One 40th Anniversary Sedan was further customized with a lowering package, different wheels, and exhaust for SEMA and featured in Hot Rod Magazine as the GP40. The lowering package, provided by GM Accessories, consisted of new front and rear adjustable springs, adjustable front and rear dampers and 17 in (43 cm) Z-rated tires mounted on forged aluminum wheels. GM Accessories also provided performance brake pads, drilled and slotted brake rotors (front and rear), a cat-back exhaust system, and a low-restriction air filter.

    The SE gained standard cruise control and dual-zone climate control, and GTs got a standard power driver's seat and CD player. This was the last year of the two-door coupe. The SE model can be identified by a single exhaust pipe and different rear bumper cover. OnStar now an option on GTP.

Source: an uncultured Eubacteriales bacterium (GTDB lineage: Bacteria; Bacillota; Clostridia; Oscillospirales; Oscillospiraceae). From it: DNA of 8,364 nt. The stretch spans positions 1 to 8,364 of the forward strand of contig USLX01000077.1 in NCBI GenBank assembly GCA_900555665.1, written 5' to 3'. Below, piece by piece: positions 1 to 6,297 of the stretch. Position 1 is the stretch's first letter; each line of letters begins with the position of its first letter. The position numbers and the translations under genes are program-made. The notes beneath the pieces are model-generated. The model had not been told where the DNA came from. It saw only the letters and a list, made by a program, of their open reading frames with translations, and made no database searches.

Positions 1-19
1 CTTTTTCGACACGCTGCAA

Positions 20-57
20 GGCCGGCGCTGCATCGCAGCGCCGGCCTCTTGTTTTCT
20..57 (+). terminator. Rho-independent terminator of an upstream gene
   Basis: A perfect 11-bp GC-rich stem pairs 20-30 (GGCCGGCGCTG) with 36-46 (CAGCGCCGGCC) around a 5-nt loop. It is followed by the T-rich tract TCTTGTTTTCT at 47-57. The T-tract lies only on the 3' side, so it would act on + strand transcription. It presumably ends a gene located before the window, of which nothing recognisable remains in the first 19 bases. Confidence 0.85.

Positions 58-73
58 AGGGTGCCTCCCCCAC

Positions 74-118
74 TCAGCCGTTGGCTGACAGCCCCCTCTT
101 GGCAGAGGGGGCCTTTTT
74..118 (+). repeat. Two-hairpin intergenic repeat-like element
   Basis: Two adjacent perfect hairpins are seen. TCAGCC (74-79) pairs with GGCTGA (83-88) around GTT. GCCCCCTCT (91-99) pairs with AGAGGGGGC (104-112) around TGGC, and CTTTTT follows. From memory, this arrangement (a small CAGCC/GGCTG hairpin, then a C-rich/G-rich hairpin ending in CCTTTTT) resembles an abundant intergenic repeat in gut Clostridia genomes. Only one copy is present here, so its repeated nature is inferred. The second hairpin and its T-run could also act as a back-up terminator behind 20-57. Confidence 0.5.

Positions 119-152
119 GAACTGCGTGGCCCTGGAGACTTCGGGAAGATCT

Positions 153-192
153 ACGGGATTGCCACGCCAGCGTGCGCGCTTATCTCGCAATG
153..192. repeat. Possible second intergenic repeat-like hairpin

The last Coupe rolled off the assembly line on July 19, 2002.

    Pontiac dropped the coupe version (2-door) for 2003 and made anti-lock brakes and traction control optional instead of standard on most of the remaining sedans.

    The Limited Edition option package was offered for GT and GTP models made this year. This option package consisted of unique blue-tinted glass fog light lenses, "Limited Edition" badging, carbon fiber instrument cluster, two-tone cloth/leather interior, and a raised spoiler resembling the original GT/GTP/SE spoiler set atop three aerodynamic pillars.

    Source: wikipedia.org
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    Pontiac Grand Prix #2
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    Pontiac Grand Prix #3
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    This is the best version of the W body.